It is essential that the decisions from Melanesian Governance practices are given adequate visibility and reach in policy and legal spaces. Any plans of development by outsiders on customary land must be dealt with using Melanesian practices and governance systems to ensure that the voices and aspirations of every lifeform and non-life forms are fully captured in all processes.
The workshop allowed Project Sepik to collect and document valuable information from cultural, spiritual and clan leaders who could possibly be the witnesses who will be representing the Save The Sepik campaign in legal and administrative battles in the Courts and other Legal Institutional bureaucratic levels.
In a surprise move, the n’gego leaders gave the ultimate endorsement for Project Sepik to lead them, guide them, speak for an on behalf of them and also to ensure spaces are created for them to speak for themselves.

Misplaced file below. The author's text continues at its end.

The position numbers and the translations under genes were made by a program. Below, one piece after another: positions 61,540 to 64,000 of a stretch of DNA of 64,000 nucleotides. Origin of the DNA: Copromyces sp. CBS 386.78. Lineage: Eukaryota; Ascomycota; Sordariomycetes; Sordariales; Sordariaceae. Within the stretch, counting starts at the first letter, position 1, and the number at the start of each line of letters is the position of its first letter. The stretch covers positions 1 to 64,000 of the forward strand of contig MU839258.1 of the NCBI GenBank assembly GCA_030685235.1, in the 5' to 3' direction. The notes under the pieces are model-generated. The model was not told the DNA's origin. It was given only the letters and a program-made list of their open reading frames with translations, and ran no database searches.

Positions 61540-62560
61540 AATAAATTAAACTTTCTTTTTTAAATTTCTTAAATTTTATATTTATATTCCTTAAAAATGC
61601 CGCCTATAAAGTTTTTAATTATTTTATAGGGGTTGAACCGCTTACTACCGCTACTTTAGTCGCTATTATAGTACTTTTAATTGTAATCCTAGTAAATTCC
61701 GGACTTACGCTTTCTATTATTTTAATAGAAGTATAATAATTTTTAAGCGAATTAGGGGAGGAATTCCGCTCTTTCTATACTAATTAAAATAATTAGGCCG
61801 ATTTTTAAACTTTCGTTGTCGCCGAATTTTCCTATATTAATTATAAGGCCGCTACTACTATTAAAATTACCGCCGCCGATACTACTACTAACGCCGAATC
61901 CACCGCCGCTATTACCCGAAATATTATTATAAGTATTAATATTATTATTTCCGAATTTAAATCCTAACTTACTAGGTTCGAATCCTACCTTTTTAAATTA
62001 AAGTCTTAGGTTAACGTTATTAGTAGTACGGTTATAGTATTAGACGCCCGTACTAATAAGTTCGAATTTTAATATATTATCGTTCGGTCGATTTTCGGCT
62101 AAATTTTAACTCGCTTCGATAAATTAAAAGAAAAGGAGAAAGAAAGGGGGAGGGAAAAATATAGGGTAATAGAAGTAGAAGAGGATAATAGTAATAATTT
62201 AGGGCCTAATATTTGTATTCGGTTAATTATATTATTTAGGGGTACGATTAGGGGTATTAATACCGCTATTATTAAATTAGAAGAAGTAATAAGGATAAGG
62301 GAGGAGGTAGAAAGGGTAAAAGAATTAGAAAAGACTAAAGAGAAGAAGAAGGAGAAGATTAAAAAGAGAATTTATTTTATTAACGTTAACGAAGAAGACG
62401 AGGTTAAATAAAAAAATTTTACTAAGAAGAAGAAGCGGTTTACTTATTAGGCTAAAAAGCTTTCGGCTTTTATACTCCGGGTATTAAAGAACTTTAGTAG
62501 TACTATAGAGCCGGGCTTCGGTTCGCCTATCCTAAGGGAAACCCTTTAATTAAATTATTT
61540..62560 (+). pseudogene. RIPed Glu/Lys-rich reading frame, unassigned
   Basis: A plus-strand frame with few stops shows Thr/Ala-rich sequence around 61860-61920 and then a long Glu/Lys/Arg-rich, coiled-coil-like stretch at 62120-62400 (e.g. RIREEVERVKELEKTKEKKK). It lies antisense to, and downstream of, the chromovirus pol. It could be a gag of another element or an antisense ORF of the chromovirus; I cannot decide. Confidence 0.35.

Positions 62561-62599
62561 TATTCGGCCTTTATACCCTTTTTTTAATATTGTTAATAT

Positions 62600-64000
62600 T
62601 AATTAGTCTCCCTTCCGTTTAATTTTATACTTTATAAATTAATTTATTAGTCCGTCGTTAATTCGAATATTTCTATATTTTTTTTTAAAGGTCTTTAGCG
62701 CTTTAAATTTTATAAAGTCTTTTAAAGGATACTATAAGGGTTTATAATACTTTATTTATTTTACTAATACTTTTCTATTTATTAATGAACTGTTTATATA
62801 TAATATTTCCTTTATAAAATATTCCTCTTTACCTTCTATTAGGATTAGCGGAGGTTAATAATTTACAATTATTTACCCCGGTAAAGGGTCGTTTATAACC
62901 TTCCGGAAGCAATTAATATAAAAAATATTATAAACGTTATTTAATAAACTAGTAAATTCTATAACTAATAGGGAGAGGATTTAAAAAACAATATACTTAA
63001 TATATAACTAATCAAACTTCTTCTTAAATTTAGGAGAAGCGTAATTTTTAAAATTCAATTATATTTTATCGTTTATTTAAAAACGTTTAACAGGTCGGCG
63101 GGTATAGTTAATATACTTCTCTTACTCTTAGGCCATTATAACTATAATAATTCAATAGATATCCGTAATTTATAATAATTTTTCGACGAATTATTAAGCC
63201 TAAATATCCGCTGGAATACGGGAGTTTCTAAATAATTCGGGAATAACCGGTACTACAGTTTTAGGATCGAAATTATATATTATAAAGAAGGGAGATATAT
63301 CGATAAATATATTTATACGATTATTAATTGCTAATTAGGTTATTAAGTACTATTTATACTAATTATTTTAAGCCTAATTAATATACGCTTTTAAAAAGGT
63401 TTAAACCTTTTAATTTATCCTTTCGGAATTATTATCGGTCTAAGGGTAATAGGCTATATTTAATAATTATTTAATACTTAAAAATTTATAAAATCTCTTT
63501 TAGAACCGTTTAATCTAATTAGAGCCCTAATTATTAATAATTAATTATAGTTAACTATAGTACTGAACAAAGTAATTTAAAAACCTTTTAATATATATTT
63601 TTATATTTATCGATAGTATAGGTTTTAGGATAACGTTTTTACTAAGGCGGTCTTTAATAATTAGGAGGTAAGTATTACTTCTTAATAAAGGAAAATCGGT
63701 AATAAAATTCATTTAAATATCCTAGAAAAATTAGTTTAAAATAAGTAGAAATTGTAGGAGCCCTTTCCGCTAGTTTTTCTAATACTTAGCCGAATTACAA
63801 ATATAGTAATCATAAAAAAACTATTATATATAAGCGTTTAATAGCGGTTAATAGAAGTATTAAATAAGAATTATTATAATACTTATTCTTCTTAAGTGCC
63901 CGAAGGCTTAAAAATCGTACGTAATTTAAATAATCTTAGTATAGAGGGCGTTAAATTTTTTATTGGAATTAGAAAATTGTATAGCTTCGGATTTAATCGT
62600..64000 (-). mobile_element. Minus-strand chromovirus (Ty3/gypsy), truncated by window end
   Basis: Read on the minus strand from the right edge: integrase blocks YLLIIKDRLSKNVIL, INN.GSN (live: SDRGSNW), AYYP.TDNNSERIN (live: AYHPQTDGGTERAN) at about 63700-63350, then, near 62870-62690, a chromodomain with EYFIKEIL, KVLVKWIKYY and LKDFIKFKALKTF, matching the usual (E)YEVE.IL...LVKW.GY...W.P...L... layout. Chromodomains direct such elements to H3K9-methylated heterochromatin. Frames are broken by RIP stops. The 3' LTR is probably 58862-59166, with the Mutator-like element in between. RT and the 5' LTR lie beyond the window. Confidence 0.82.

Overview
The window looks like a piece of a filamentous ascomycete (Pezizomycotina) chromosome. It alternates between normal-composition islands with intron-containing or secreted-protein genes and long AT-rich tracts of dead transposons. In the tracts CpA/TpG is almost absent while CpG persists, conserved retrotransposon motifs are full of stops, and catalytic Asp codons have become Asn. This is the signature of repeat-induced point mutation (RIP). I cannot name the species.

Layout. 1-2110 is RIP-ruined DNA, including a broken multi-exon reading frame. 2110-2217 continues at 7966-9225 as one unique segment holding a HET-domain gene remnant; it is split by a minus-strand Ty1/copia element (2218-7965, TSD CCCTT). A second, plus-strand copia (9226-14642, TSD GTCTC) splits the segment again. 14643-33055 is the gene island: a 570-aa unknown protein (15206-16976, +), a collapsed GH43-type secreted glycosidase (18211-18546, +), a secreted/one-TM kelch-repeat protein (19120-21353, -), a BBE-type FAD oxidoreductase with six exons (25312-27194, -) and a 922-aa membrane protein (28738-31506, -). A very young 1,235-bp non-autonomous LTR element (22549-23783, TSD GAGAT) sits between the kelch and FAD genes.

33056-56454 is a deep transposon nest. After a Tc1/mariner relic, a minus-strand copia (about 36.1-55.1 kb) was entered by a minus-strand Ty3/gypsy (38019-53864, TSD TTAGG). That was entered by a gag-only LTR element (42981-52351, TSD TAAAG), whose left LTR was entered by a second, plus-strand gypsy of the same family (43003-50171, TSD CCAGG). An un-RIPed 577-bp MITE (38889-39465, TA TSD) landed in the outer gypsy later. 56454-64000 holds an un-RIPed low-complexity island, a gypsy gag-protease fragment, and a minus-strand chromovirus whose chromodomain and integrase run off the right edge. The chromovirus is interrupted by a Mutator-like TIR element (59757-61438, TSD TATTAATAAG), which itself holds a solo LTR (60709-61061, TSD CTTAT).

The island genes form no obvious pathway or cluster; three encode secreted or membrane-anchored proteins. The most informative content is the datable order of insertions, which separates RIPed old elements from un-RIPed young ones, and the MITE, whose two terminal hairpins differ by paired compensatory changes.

The n’gego leaders also gave Project Sepik the mandate to represent the River and all its all life and non-life forms. Additionally, information gathered will contribute to the endeavour to register the Avisak in the World Heritage listing for two things:
Biodiversity and Cultural Diversity.
Finally, Project Sepik was able to celebrate life through cultural activities.
* Disclaimer: This was a Covid safe event where a protocol was followed diligently to ensure no one’s health was compromised. The Project Sepik team put a lot of effort and thinking into getting Covid protocols in place and liaised with relevant local and international organisations prior to the program. The team received technical support across various levels, including the local authorities. No one experienced any symptoms of covid during the event or in the weeks after.